Jeff Porter aka eltigre81 has sent us a recollection from his childhood and it is pretty much what this website is all about. Enjoy.
The cold wind stung my cheeks as I made my way from the house out toward the barn. The sun was barely visible behind an icy curtain of haze, and snow crystals blew in sheets across the path ahead of me. I reached the corner of the barn and saw my father talking to a man I did not recognize. The man was very tall, and to my eye bore a striking resemblance to Chuck Connors, the famous television actor. He had a broad square shaped face, high cheekbones and sharp steel blue eyes. Definitely a tough guy I thought to myself as I observed his grease stained overalls and plaid flannel shirt. He finished the last couple of puffs on a cigarette and flicked the butt into the snow with his massive, oversized hand.
A red pickup truck pock marked with a shotgun blast of rust holes was backed up to a nearby snow bank. In the back of the truck was a machine that I had never before seen the likes of. I knew immediately that it was a snowmobile, but it was not like the motorized bumblebees that I had seen the neighbor boys buzzing around out on the lake with. This machine was starkly different, low slung, angular and black, with scooped vents on the hood that gave the impression of a carnivore ready to take a bite out of anything that crossed its path. The seat was covered with a curious leopard print fabric which reminded me of the lingerie featured in the dirty magazines hidden under my older brother’s mattress.
At that point in my life, snowmobiles had not made any more of an impression on me than being noisy, pollutant spewing, dangerous contraptions ridden only by he-men who possessed the desire to die a horrible death. The images of that Saturday morning six years ago flashed into my brain. A man standing blue skinned, shivering violently and dripping wet in our kitchen after the machine he was riding with a buddy went through the ice in front of our house. The State Police frogmen in their fish eye masks and skin tight suits sent to recover his friend’s body. The shrouded corpse being carried up the hill to a waiting ambulance. I quickly dismissed the notion of ever riding a snowmobile, and turned to go back in the house.
“Hold on a minute son”, my father called out. “Can you give us a hand unloading?” Unloading? Why on earth would that deathtrap need to be unloaded in my yard I thought? Had my father gone mad? I reluctantly commenced tugging on the chrome plated rear bumper and together we dragged the machine out of the truck and down the backside of the snow bank. The man produced a key from his pocket, inserted it into the ignition, flipped a lever on the glossy black dashboard, and then said “Always give her some choke to get her started.” I would later learn that “choke” meant cutting off the air supply to the carburetor and richening the fuel mixture for easier starting, but at that instant the word conjured up more images of suffering and death. Wrapping his oversized hands around an oval shaped handle on the machine’s right side, the man jerked his arms backward and pulled the snarling animal to life. A cloud of blue colored smoke fanned out from somewhere underneath the sled and the motor roared a lion’s roar telling us that it had been awakened from its hibernation. The man then smiled a tobacco stained smile and said “Once she fires up, take the choke off and let her warm up before you give her hell.” He then straddled the machine and using a small, thumb sized lever on the right handlebar, he urged the machine forward. As he pulled away, I caught a glimpse of a chrome nameplate on the side of the hood that read “Cheetah”.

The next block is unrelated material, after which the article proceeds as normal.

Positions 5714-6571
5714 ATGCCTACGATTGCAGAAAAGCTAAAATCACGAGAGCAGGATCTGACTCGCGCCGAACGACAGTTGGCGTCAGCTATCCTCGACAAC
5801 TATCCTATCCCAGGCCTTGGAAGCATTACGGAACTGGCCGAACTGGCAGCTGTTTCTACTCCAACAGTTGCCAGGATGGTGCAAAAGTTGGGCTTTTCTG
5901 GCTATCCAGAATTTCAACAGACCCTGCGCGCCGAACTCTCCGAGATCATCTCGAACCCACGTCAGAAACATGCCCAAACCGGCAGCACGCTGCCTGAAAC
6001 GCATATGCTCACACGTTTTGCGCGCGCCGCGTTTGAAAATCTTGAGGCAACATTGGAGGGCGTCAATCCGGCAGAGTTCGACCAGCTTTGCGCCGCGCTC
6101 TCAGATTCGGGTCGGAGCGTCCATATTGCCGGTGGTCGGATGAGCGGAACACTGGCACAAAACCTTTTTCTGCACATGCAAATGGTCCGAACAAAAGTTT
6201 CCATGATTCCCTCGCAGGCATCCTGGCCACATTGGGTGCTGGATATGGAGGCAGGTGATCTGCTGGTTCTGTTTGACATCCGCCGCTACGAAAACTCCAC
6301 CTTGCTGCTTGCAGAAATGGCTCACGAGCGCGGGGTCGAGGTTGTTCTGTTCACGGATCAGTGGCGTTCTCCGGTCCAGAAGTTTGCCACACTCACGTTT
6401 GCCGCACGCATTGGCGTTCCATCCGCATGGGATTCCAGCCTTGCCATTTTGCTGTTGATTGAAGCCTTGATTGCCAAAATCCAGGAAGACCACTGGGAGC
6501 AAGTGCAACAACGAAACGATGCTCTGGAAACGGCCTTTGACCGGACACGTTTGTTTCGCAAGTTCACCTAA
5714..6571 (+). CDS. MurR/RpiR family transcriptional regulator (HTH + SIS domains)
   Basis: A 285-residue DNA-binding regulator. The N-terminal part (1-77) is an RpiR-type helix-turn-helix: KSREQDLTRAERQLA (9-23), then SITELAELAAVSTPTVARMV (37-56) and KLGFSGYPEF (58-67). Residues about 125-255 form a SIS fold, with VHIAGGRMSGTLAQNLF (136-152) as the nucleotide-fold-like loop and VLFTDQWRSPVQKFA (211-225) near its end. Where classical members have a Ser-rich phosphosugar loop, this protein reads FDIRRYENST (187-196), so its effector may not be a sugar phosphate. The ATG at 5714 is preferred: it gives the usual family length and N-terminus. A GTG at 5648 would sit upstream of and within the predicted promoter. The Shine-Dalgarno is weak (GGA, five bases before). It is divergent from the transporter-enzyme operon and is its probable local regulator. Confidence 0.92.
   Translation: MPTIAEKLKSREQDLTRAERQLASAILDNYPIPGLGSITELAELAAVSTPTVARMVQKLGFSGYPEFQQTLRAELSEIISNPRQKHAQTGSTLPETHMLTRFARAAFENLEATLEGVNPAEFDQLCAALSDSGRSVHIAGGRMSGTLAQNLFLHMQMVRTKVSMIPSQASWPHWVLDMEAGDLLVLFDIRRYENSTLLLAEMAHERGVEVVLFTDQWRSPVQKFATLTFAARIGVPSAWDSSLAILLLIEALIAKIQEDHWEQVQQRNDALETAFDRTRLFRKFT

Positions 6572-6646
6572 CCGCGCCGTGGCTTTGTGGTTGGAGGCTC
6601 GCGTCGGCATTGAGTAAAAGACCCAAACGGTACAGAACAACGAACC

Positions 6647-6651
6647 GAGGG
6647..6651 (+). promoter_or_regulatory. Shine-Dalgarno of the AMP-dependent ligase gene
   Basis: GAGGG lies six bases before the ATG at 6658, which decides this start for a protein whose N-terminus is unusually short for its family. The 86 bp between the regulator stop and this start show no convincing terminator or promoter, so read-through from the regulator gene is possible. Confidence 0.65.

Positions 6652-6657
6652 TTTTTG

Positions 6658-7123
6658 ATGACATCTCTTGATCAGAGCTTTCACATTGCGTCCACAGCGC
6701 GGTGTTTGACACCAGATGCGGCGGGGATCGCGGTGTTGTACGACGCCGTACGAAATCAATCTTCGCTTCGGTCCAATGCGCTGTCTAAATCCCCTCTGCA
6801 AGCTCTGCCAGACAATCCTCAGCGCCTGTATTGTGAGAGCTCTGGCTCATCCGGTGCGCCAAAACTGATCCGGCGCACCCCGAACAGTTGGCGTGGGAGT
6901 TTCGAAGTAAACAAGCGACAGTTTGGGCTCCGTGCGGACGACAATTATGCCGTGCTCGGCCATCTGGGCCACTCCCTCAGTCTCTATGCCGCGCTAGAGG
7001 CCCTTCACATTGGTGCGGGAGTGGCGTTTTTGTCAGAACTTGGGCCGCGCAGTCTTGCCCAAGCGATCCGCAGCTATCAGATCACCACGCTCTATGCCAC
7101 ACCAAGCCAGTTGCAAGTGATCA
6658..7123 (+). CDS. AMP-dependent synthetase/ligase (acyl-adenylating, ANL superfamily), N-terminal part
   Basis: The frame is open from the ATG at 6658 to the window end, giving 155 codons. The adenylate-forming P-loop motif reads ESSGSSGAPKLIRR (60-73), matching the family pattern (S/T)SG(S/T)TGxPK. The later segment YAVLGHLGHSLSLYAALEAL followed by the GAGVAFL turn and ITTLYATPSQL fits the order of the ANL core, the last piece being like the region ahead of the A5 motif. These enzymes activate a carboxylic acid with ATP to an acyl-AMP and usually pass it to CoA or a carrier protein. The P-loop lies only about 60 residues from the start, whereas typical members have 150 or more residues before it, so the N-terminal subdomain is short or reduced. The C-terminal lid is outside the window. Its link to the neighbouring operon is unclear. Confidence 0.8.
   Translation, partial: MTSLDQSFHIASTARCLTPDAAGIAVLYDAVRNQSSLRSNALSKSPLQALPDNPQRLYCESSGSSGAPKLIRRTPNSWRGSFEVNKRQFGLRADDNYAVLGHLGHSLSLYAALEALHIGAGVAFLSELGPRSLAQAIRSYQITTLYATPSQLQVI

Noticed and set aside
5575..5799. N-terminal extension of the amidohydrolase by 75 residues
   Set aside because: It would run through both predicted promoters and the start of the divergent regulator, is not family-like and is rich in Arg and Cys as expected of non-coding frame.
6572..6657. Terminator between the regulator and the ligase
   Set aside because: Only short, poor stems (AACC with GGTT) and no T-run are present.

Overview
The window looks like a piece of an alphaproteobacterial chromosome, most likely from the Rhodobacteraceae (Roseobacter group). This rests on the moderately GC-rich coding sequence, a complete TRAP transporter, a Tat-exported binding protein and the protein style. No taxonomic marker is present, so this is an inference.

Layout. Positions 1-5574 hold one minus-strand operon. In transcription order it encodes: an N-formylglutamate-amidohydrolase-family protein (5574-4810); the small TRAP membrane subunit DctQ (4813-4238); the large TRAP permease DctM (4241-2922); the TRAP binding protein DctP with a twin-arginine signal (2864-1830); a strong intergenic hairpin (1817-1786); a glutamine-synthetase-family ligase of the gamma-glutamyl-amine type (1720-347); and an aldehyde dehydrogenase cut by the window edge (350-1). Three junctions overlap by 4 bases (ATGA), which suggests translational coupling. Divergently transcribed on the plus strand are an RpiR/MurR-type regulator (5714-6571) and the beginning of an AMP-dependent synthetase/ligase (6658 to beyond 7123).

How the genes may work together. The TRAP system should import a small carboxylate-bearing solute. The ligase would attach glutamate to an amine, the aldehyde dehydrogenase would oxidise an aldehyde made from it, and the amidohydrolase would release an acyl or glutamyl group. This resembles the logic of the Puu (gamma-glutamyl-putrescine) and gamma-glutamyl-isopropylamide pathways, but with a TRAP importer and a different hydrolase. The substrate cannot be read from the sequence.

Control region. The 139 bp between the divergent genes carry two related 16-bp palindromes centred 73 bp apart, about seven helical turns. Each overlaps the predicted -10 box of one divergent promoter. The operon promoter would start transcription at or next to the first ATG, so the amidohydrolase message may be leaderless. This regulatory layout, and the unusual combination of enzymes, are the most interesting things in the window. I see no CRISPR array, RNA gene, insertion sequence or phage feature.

The man crossed our plowed driveway, drove the machine up over the snow bank and into the soft deep snow, creating a swirling cloud of snow dust behind him. He traced a path around our house and I followed in the sled’s tracks long enough to see him descend the hill behind our house and head out onto the lake. As he became a tiny black dot on the white horizon, I went back into the house, not wanting to witness a tragedy unfold. The man must have returned safely because the machine stayed, taking up residence in our barn.
Over the course of the next couple of weeks, the Cheetah became the object of neighborhood adulation. The neighbor boys came buzzing over on their bumblebees when they saw my older brother playing chauffer with my younger siblings aboard and the machine was the talk of the morning bus stop amongst the local adolescent population. While my three brothers would fight over who was going to get to ride the snowmobile first, I abstained, preferring instead quiet time outside on my snowshoes. I cited the righteous pursuit of keeping the air clean and the snow free of petroleum pollutants as the reason behind my refusal to accept the Cheetah, but the simple fact was that I was scared. Afraid of dying, intimidated by a machine that promised dismemberment if operated incorrectly, and petrified of the guilt I would feel if something terrible happened while carrying one of my siblings as a passenger. At first, no one made too much of the fact that I would not partake in any festivities involving the snowmobile, but as winter ebbed and flowed it’s snowy course people began to take notice and the taunts began. “He doesn’t like the snowmobile, either that or he doesn’t like us”, my oldest sister Paula would jeer. “Are you going to ride this weekend Porter, or are you still afraid?” became the refrain at the morning bus stop. My mom even got into the act, telling me “I think you should at least give it a try.”